As our self-acceptance increases, so does our motivation to take care of ourselves. A research study published in Body Image showed that people with a positive body image are more likely to engage in behaviors that promote health.
Another research study looked at the effect of a 12-month weight management program with an emphasis on improving body image in adult women. At the end of the program, the women with improved body images were better able to self-regulate when it came to eating, a critical component of achieving sustainable weight loss.
“Self-acceptance isn't about settling or giving up on growth; it's about loving yourself for who you are right now, while also acknowledging that it's okay—heck, it's fantastic—to want to make positive changes for your health,” explains Michael Julom, ACE certified personal trainer and a CrossFit Level 1 trainer. “It's about shifting the goalposts from striving for perfection (spoiler: it doesn't exist) to aiming for health, happiness, and all-around well-being.”
Reaching radical self-acceptance is an ongoing process. It happens when you start embracing your strengths and weaknesses and recognizing that you are worthy of love and respect regardless of your body size or shape.
How to Practice Self-Acceptance
Self-acceptance doesn’t happen overnight, especially if you’ve been struggling with your body image for a while. These negative mental models can take time to turn around, but with self-compassion and diligence, change is possible. Here are some steps you can take to reset your relationship with your body.
Begin by observing your self-talk.
The first step in making any kind of change is understanding where you’re starting from. Begin by paying attention to how you think and talk about your body. Some examples of negative self-talk could be: “I was bad for eating those chips.” “My thighs have too much cellulite.” “I’m never going to reach my goal weight.”
As you start to notice negative self-talk, you might experience feelings of sadness or heaviness. Honor those feelings by letting them move through your body and not trying to push them away. Take them as a sign that you’re ready to change your relationship with your body and more self-compassion is on its way.
Aim for body neutrality first.
Self-acceptance is a gradual process. There is a huge spectrum between feeling negative about your body and completely accepting your body. Instead of aiming for perfect self-acceptance, shoot for body neutrality as your first goal.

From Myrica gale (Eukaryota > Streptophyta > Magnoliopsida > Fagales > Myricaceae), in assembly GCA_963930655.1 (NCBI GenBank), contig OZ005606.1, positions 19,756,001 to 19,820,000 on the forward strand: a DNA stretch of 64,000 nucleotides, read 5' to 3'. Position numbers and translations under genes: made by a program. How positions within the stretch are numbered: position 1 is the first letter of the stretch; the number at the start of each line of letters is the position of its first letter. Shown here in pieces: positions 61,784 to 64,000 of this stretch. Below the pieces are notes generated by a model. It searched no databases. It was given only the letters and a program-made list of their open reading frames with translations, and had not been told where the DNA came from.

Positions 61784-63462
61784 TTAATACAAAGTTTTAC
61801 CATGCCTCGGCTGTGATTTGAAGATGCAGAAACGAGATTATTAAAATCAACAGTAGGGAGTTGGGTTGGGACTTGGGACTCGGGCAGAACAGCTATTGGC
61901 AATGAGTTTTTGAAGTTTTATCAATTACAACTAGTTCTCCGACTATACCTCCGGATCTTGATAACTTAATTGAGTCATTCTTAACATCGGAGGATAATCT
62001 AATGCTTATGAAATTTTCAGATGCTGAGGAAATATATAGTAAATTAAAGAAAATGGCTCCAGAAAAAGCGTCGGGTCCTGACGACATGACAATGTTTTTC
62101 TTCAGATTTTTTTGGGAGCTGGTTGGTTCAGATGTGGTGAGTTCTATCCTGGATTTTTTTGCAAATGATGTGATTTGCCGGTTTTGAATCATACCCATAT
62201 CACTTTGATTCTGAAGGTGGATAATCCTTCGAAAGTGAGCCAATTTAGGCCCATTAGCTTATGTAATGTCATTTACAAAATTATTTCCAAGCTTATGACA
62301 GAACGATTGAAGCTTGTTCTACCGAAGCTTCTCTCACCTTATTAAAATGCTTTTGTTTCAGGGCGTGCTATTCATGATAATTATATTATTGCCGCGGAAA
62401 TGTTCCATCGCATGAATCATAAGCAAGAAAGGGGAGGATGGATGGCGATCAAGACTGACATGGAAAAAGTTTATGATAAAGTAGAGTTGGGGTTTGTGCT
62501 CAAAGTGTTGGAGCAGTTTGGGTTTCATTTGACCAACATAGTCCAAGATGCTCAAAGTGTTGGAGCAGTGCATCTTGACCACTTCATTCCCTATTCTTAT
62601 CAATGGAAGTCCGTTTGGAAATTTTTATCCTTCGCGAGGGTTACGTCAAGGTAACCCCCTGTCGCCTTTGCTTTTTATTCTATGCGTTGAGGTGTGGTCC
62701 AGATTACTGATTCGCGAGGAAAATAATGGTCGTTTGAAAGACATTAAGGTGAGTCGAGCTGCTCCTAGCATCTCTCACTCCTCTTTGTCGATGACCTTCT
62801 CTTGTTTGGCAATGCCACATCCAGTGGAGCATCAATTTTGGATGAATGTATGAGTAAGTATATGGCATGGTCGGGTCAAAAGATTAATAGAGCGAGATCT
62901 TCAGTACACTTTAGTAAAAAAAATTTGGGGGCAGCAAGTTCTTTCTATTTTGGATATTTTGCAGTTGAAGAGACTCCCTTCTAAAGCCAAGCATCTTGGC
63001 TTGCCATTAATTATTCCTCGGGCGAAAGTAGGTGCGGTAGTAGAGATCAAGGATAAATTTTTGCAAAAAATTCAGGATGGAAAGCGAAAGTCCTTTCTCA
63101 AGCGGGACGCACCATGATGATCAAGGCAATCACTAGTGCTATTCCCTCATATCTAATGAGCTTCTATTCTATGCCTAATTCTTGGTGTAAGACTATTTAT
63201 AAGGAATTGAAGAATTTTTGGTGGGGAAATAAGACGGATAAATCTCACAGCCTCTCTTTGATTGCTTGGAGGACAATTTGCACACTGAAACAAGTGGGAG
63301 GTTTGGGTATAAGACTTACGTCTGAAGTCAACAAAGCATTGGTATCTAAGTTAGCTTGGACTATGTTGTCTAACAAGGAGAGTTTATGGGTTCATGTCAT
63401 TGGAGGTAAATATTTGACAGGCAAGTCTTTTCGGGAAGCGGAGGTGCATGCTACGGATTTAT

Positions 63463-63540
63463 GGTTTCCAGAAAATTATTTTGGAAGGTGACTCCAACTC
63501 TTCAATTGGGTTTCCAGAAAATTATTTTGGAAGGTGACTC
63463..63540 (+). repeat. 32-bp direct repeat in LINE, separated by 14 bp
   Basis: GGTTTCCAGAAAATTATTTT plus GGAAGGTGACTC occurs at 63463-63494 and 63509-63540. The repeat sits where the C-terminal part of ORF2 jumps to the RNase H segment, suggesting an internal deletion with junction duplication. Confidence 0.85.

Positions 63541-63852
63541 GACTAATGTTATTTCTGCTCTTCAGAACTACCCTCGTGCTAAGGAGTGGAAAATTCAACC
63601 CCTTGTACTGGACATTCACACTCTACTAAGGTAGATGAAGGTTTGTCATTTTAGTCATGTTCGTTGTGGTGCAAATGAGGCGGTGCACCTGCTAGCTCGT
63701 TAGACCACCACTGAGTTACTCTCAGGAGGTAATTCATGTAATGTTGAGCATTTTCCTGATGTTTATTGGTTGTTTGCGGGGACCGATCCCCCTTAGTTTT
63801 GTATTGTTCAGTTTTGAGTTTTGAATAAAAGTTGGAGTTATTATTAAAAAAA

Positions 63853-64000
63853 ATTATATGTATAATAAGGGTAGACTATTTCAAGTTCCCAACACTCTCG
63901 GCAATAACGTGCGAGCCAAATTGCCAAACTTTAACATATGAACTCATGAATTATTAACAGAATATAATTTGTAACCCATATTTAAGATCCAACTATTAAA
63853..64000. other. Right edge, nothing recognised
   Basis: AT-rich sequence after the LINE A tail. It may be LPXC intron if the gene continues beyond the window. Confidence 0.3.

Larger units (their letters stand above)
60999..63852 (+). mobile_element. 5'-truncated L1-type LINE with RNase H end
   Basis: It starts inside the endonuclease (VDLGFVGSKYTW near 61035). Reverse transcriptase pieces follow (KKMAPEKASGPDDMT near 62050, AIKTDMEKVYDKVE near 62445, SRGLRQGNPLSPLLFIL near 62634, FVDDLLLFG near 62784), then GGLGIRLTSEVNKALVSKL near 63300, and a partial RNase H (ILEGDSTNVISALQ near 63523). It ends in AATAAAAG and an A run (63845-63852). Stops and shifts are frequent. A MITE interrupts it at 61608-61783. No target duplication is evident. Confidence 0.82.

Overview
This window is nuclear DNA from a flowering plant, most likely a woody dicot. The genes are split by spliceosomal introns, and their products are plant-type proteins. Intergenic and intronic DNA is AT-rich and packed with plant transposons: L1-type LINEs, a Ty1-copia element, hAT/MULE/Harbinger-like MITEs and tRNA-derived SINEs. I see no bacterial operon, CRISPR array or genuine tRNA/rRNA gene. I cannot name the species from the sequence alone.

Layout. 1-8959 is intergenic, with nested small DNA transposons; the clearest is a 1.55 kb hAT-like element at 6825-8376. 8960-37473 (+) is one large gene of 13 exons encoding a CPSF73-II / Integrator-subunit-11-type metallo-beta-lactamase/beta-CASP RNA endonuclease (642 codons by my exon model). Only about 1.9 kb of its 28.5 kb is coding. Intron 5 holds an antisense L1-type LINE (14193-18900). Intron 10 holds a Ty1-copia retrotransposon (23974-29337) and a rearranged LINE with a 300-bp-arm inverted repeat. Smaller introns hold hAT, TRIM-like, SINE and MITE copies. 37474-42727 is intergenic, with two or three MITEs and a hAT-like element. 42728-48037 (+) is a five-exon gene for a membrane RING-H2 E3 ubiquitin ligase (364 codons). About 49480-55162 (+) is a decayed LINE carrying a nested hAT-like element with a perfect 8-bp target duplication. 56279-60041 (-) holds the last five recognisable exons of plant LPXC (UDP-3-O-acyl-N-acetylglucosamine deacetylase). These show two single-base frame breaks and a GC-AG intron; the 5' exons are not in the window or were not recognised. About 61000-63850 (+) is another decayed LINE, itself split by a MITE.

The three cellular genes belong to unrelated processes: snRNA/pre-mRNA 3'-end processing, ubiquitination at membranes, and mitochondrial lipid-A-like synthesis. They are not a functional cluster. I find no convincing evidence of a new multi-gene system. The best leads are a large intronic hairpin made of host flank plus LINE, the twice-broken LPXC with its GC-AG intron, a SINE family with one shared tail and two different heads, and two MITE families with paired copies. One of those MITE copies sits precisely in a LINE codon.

“Moving to a neutral body image—’I have a body’ instead of ‘I hate my body’ shifts the mindset to open to compassion and put aside self-hatred. When we practice compassion, acceptance and even neutrality, we can open the door to experimentation of thoughts, actions and possibility,” encourages Schofer. "’I hate my body’ becomes ‘I have a body.’ Eventually that may become ‘My body provides safety’ and ‘I am practicing accepting my body.’”
Express gratitude for all your body does for you.
Acknowledging ways that you’re grateful for what your body does for you can help you reshape your relationship with it. “One way to do this is to move through each body area, expressing gratitude in writing or verbally, of what that particular area of your body does,” says Stelzer. “For example: I am grateful for my arms because they allow me to hold my child. I am grateful for my legs because they help me get to where I want to go. I am grateful for my stomach because it digests the food that fuels my body.”
Examine who you follow on social media.
With the proven negative impact social media can have on our self-esteem, consider taking some time to look at who you’re following and decide if they’re helping or hurting you on your weight loss journey. “Your social media feed should make you feel good, not bad,” says Julom. “Unfollow accounts that make you feel self-conscious or promote unrealistic body standards, and instead follow ones that celebrate all shapes and sizes and promote health at every size.”
Seek the support of a professional.
Finding the right social support as you begin moving toward self-acceptance is critical. “Working through a negative body image can be challenging to do on your own,” explains Stelzer. “Working with a professional who specializes in negative body image can provide the extra support and guidance to help improve your relationship with your body.”
This article has been clinically reviewed by Hanna Rifkin, RD, CDCES, clinical health coach at Robin by One Drop.